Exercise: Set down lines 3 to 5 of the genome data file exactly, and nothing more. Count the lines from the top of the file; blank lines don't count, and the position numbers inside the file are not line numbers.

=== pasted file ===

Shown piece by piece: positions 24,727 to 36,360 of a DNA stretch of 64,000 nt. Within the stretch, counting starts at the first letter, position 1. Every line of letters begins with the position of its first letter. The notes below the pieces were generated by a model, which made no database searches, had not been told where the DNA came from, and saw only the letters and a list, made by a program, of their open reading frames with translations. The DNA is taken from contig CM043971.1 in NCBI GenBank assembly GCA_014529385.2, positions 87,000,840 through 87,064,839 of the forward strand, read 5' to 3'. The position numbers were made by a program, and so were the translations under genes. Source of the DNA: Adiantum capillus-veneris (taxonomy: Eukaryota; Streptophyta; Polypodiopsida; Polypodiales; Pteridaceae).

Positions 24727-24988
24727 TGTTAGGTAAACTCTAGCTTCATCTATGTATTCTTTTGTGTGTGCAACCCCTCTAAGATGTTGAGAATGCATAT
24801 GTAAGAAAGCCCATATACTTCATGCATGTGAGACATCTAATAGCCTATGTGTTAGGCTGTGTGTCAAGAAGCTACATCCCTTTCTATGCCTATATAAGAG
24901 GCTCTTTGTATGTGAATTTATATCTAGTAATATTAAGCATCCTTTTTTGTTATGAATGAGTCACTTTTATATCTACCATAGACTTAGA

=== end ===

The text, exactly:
24727 TGTTAGGTAAACTCTAGCTTCATCTATGTATTCTTTTGTGTGTGCAACCCCTCTAAGATGTTGAGAATGCATAT
24801 GTAAGAAAGCCCATATACTTCATGCATGTGAGACATCTAATAGCCTATGTGTTAGGCTGTGTGTCAAGAAGCTACATCCCTTTCTATGCCTATATAAGAG
24901 GCTCTTTGTATGTGAATTTATATCTAGTAATATTAAGCATCCTTTTTTGTTATGAATGAGTCACTTTTATATCTACCATAGACTTAGA